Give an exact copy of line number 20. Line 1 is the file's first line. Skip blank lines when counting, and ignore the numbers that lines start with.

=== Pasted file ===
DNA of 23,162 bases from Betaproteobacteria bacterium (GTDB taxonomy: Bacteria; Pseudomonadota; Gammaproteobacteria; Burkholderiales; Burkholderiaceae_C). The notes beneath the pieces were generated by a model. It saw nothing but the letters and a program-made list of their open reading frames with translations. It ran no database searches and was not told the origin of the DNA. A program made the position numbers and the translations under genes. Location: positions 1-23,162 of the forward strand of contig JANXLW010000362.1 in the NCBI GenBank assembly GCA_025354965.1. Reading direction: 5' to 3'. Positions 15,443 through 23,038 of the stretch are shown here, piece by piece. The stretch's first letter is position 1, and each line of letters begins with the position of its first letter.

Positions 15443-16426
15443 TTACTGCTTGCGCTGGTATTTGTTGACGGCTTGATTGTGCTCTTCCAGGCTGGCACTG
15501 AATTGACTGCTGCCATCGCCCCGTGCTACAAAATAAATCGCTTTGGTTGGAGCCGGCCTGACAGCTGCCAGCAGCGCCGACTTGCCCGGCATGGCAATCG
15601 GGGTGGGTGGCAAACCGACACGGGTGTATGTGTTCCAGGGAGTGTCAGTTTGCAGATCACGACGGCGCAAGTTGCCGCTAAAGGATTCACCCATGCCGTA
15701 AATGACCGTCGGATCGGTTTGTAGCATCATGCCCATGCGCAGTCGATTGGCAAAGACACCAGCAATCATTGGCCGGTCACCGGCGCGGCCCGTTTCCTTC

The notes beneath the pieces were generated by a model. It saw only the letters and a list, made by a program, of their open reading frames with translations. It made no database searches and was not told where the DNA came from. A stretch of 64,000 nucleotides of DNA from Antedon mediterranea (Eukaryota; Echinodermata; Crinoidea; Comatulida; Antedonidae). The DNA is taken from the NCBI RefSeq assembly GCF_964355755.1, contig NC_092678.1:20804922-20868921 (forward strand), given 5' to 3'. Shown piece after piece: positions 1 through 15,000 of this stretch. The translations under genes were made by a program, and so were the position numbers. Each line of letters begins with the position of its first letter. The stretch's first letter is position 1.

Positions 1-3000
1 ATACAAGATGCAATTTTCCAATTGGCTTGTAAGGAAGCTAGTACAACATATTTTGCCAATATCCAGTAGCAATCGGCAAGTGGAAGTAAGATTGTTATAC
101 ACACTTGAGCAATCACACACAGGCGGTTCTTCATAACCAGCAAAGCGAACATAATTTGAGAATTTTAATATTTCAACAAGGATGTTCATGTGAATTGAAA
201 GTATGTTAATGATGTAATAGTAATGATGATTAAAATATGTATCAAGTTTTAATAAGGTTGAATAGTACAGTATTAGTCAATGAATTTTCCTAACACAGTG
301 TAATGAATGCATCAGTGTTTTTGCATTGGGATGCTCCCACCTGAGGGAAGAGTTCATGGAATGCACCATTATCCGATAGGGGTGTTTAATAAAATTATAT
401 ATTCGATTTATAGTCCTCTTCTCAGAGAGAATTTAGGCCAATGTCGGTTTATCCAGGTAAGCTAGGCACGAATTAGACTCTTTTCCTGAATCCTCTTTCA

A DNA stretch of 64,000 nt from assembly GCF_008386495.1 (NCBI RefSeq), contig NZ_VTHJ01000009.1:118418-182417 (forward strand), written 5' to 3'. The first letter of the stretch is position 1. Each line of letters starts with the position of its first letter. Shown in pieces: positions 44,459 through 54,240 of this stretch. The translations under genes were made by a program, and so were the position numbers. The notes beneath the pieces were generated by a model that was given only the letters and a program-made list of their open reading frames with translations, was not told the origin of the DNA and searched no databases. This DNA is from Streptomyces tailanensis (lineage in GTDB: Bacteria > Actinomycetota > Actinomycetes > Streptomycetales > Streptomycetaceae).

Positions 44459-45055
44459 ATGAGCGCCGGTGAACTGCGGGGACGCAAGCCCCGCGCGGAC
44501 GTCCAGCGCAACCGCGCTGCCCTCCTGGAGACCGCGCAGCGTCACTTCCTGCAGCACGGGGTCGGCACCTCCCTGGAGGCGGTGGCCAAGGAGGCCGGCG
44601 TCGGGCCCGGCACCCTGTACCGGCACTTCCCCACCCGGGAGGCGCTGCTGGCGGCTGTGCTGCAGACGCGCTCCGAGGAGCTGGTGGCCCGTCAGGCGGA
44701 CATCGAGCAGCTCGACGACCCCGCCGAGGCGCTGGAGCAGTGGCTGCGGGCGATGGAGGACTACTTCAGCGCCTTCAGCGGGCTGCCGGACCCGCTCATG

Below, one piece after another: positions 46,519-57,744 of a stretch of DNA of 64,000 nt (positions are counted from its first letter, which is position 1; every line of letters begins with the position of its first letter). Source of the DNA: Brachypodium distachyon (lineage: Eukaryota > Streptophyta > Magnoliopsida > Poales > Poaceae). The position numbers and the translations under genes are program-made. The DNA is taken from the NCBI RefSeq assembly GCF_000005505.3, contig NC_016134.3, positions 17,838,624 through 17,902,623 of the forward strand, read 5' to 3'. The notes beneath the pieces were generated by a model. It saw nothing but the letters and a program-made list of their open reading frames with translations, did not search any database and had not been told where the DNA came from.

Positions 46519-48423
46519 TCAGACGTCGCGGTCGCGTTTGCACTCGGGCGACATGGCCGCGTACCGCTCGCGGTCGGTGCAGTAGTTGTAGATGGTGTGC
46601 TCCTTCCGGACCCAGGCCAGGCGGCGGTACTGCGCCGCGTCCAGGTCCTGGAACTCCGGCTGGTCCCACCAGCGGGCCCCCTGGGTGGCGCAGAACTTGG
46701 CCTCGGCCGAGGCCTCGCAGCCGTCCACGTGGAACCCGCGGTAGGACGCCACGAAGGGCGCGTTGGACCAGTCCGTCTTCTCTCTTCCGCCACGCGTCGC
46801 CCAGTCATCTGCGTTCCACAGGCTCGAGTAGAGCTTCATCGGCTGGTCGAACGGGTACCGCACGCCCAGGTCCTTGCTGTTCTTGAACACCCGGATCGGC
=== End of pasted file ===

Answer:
Below, one piece after another: positions 46,519-57,744 of a stretch of DNA of 64,000 nt (positions are counted from its first letter, which is position 1; every line of letters begins with the position of its first letter). Source of the DNA: Brachypodium distachyon (lineage: Eukaryota > Streptophyta > Magnoliopsida > Poales > Poaceae). The position numbers and the translations under genes are program-made. The DNA is taken from the NCBI RefSeq assembly GCF_000005505.3, contig NC_016134.3, positions 17,838,624 through 17,902,623 of the forward strand, read 5' to 3'. The notes beneath the pieces were generated by a model. It saw nothing but the letters and a program-made list of their open reading frames with translations, did not search any database and had not been told where the DNA came from.